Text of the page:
Degrowth could be the answer to the climate crisis: five takeaways from our climate justice conference

“We need to challenge the development paradigm that growth equals poverty reduction”

It is almost stated as an unquestionable fact: increasing GDP improves lives by lifting people out of poverty. However, it’s clear to see that economic growth does not necessarily reduce poverty. Rising country GDP more often than not goes hand in hand with unequal income distribution; it’s simply the accumulation of wealth for the richest 1%, while the number of people living in poverty are unaffected.

This pursuit of infinite economic growth has resulted in an unsustainable dependence on fossil fuels. There is no denying that fossil fuels have provided us with great improvements to the way we live. But the impending climate change disaster, caused by human emissions, threatens the future of our whole society. We need to act fast to explore alternatives to the current system.

So how do we improve equality and living conditions, while also preventing a climate catastrophe?

Over 250 people turned up to discuss this at our ‘Growth, degrowth and climate justice’ conference on Saturday. Speakers included Jason Hickel (author of The Divide: a brief guide to global inequality and its solutions) and Ann Pettifor (prizewinning economist and author of The Production of Money).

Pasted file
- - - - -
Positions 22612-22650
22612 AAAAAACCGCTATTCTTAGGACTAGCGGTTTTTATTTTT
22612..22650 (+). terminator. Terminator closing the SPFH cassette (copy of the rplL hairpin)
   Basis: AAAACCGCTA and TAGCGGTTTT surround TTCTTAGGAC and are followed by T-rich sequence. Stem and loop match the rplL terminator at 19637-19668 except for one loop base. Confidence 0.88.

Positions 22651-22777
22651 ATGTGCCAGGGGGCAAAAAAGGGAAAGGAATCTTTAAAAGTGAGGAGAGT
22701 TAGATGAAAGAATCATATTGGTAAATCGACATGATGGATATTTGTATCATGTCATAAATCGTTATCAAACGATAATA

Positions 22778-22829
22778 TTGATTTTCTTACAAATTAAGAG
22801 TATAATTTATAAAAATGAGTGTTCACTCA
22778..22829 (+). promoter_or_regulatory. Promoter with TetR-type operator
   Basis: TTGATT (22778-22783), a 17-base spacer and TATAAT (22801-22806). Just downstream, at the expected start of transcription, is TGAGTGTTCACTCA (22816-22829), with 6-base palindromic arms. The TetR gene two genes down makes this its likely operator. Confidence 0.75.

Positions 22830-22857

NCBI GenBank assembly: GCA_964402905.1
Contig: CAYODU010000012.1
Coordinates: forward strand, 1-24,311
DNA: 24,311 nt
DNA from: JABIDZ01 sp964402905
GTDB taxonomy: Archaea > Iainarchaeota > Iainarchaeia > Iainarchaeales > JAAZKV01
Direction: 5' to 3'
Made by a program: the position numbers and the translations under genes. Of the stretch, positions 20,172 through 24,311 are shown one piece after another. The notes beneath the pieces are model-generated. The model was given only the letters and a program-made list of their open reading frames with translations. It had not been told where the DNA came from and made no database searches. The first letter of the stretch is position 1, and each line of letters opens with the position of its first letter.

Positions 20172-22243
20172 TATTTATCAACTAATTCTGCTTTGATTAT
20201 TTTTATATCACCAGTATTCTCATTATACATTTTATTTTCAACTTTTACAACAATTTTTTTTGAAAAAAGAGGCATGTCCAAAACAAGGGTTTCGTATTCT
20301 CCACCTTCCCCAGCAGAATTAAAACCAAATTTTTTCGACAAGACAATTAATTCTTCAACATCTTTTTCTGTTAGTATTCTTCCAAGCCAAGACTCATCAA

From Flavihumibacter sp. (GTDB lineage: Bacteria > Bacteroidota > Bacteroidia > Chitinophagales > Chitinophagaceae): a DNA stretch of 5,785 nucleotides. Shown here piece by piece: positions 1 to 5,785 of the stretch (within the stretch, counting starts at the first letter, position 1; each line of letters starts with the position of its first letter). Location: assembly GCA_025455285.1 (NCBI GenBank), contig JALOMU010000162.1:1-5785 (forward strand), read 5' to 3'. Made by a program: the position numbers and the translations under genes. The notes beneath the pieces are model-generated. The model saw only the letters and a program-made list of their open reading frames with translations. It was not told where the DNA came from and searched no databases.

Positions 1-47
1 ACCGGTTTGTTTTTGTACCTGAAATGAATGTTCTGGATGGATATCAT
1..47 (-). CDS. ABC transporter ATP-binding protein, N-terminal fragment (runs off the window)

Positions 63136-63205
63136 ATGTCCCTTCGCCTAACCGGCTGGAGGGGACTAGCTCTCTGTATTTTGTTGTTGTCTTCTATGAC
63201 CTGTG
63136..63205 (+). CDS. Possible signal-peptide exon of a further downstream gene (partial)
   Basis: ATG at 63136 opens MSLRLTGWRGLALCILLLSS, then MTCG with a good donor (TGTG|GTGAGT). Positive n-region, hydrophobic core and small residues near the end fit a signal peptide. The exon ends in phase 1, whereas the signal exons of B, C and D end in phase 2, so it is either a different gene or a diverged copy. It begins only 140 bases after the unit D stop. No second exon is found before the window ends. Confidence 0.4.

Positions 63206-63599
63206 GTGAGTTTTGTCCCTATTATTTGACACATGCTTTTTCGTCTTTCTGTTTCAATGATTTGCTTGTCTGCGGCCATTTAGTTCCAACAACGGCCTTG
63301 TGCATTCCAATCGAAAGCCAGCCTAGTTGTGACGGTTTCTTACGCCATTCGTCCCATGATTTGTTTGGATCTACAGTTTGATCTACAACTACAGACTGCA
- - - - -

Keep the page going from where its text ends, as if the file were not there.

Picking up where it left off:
If the sheer numbers of people who turned up were not an indicator, the passion for change was evident from the lively discussions being started by the audience. The space provided an area to discuss topics in smaller workshop groups covering ‘what would degrowth mean to the global south?’, ‘barriers to post-growth prosperity’ and alternatives to the current system in ‘co-ops, the commons and the solidarity economy’.

If you missed it, here are five main takeaways from the ‘Growth, degrowth and climate justice’ conference:

1. We need to stop using GDP as an indicator

This widely used indicator is commonly referred to by politicians as proof of their good governance. Evidence that society has clearly progressed. But what does this actually tell us? Does it show that inequality has decreased? That marginalised voices are being empowered and represented? That happiness, health, or wellbeing has improved? It fails to do any of those things. It is merely an indicator that capitalism is in progress.

It was originally thought that poverty reduction is just an automatic by-product of economic growth. This simply isn’t true. What reduces poverty and injustice is changing the power relationships and institutions that have been keeping people in poverty traps. A more fair and equal society is what we need. Capitalism and inequality go hand in hand. The poorest in our society, for example, end up paying the most per unit for electricity and housing. This is an injustice that needs addressing.

2. Our economy is based on the idea that people create money from exploiting the natural environment